• Thanks, Larry and others. I would say a mirror less system like the Olympus OM-D has the wide glass and bracket ability to function. I have been unable to confirm that the flash system could work via radio trigger. It does work with remote triggers but walls and other impediments could prove problematic. Think I will weigh this out before jumping in.
    Regards.

  • Ture @Malia, it’s not light but it’s not like you’re going hiking with it! Just saying for a lot less money it’s a solid (albeit heavier) option.

  • @David W. – I agree with Dave. The camera choice is very important. First and foremost it determines the lenses that will be required (APS sensor vs full frame). Also, the quality of the output has improved over the years and not just pixel image, but the ability to shoot at high iso’s etc.

    No one should quit a job to become a photographer full time. Whether you are doing real estate, weddings, sports, commercial etc. you need training of one type or another. There is a lot of local expertise, a lot of web expertise and a lot of great classes like Scott Hargis gives that can help develop skills.

    No one should just become a real estate photographer, they should determine that the business plan works for them and they have the skills to carry it out.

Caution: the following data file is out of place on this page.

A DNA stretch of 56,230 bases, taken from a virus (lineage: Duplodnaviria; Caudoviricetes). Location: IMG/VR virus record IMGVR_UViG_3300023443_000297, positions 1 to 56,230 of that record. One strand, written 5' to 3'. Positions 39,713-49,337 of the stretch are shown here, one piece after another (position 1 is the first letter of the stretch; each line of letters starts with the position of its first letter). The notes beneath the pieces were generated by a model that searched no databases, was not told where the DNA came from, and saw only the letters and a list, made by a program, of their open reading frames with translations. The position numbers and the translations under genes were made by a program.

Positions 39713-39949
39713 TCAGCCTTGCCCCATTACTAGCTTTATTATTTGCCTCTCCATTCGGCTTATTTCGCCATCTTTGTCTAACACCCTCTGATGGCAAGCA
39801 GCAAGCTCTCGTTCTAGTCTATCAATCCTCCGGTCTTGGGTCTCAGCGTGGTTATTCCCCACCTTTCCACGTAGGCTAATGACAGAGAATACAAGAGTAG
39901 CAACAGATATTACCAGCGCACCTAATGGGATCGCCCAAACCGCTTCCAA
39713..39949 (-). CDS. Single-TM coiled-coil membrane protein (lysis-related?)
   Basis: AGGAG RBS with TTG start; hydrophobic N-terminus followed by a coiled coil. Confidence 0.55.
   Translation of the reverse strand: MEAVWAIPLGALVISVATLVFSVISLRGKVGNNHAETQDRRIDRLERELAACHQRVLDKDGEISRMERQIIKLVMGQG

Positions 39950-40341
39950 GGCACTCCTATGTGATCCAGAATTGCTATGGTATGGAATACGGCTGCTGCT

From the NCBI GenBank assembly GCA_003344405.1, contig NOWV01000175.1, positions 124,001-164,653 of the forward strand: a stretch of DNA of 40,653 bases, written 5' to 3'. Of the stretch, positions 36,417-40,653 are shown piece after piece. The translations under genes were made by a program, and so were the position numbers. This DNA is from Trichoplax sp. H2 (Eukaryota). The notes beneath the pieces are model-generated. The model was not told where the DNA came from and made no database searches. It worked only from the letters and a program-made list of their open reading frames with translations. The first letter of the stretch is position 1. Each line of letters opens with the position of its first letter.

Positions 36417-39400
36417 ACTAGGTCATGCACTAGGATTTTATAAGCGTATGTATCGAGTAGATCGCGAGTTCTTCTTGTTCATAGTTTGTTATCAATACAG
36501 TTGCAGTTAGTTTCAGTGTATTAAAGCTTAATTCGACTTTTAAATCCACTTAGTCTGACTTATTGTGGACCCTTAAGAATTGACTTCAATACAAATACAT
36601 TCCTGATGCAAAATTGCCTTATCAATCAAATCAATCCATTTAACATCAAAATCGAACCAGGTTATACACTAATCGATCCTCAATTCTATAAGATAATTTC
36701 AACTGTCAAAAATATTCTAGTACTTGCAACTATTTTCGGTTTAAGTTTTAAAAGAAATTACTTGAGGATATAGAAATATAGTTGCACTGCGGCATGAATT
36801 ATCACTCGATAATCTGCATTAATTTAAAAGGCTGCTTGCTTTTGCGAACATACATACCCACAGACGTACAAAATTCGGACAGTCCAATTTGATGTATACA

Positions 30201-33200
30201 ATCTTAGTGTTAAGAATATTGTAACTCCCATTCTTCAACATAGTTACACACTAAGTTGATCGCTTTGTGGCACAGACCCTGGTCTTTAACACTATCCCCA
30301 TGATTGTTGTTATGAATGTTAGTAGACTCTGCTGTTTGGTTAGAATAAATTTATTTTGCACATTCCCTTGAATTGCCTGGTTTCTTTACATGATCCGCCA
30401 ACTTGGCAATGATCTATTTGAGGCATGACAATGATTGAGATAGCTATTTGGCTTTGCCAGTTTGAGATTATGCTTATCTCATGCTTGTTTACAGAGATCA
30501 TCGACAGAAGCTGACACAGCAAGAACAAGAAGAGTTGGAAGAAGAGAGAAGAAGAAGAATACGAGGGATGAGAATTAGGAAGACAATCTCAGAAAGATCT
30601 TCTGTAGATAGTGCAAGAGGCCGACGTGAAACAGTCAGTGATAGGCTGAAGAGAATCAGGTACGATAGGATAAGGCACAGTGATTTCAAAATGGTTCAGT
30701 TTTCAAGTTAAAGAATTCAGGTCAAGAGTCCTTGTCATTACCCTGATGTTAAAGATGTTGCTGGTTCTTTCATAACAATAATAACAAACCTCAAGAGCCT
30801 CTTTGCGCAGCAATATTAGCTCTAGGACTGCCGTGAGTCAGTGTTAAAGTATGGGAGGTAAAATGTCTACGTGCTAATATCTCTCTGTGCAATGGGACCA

I also believe in mentoriing and apprenticing before you actually go out on your own.

  • I´m agree with Dave in the way that it´s different to be a Real Estate Photographer than be a Professional REP. Even some of the professional photographer that occasionally shot RE have a lack of skill and expertise than a Full-time well-prepared PREP. It´s needed a high level skill on main points like how-to-shot, what-to-shot, money-shots, proper editing and equipment.
    You can do great photos with an old Canon 300D, but, seriously, it´s like if you now buy an airplane ticket and the you find that you´re gonna travel on an old plane from the 60´s. You can travel with it, but as a costumer it´s not what you´re expecting and definitely not the today´s standarts of quality and reliability that you must give as a professional.

  • […] The Real Estate Photographer Survival Kit. (Photography For Real Estate) […]

  • Another great post, summarizing dozens of others on this site already. Larry, this site is a goldmine of information, and each of us that visits and contributes comes away with more knowledge each time. Thanks to you and the rest of the community here for all you have done.

    I’m very close to launching my own RE Photography business, and this site is my top resource if I have any questions.

  • How about less emphasis on equipment, and more on practice! as someone once said, you need to take 10000 pictures and throw them away before you start taking good ones! You can take great pics with a plastic camera… get out there and take pics instead of worrying about what camera you have… and frankly, if you ‘quit your day job’ on the advice of a web site you deserve to fail…